Firm

Thinking Ecologically


“Thinking ecologically means thinking at different scales not just one.” —Timothy Morton


thinking about species


We believe that protecting both human and non-human species from the impact of uncontrolled night lighting is critical for the well-being of the entire ecosystem. Some species identify light with food (certain fish, for example) or use the stars for orientation (many birds); protecting them from light trespass goes hand in hand with protecting human needs for uninterrupted sleep.  We advocate for lighting programs that create as little disturbance as possible.  We find that the judicious use of light has the added advantage of preserving some of the mystery and enchantment of outdoor nighttime spaces. 

thinking robustly

The urban and suburban ground plane is an increasingly unstable site for lighting. Submerged by storms, covered in sand, fried and frozen, even the most robust permanently installed fixtures can take a beating or be destroyed. Robustness and careful consideration of the placement of fixtures is critical. We are actively exploring  the potential of “carrying in carry out” lighting for both public and private landscapes.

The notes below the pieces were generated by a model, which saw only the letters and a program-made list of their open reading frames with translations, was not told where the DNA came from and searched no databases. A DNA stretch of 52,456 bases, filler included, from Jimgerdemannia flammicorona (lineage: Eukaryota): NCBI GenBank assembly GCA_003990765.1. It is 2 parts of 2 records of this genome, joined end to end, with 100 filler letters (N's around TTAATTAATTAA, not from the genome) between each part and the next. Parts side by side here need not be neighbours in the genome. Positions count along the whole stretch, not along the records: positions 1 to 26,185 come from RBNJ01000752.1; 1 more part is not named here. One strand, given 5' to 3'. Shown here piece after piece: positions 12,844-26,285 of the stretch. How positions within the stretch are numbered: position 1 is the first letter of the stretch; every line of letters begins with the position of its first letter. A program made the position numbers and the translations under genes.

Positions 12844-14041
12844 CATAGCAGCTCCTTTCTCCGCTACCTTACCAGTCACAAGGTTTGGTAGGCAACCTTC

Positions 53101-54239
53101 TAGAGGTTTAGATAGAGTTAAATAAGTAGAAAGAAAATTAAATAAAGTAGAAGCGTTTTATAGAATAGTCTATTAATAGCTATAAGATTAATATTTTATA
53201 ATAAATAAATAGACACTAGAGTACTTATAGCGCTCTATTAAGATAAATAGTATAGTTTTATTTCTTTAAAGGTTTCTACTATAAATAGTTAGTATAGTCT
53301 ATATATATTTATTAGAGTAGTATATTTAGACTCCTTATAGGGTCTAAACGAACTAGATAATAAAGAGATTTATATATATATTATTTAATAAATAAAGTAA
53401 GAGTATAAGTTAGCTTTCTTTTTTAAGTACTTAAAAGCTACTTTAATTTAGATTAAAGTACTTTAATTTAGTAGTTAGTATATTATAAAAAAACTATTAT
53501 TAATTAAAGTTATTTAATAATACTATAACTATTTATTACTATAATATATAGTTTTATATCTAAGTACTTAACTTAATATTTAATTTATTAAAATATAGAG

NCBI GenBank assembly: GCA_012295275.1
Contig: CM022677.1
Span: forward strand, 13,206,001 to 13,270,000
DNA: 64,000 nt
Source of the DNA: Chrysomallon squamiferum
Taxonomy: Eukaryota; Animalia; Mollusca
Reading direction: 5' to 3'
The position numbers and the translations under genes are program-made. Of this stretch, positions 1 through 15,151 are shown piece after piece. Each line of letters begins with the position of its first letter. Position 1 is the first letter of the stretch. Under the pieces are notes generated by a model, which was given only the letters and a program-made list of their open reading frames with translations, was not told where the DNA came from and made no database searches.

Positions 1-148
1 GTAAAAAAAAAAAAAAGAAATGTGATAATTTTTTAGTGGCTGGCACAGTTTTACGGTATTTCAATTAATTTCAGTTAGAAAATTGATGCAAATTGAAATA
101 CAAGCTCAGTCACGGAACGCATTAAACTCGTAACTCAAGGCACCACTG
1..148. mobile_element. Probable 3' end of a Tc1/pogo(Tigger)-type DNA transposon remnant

thinking about flexible spaces

In park design, there is a growing desire for “flexibility.” Contemporary parks are asked to

offer respite from wildly over-stimulating environments yet be flexible enough to support performance venues that can accommodate hundreds if not thousands of visitors. Such spaces are asked to reconcile the safety and regulatory requirements of outdoor public space with the desire for intimacy, repose and even moments of enchantment. The challenge is to design unobtrusive, multifunctional lighting systems that sit quietly in the landscape --supporting more intimate experiences but with the capacity to be activated for more demanding events.


thinking about mobility

Historically, street lighting has been installed with the needs of cars as the foremost consideration.  Today, mobility is undergoing a profound revolution. Lighting must now directly address the needs of the growing number of pedestrians sharing space with motorized bikes, powered skateboards and, in the not too distant future, driverless cars. The ubiquity of ride shares has led to the conversion of parking lots into drop-off lanes or the elimination of parking lots altogether in favor of flexible green space for repose, events, and art installations.  These developments require a more nuanced lighting approach to the streetscape and a more imaginative response to parking lots.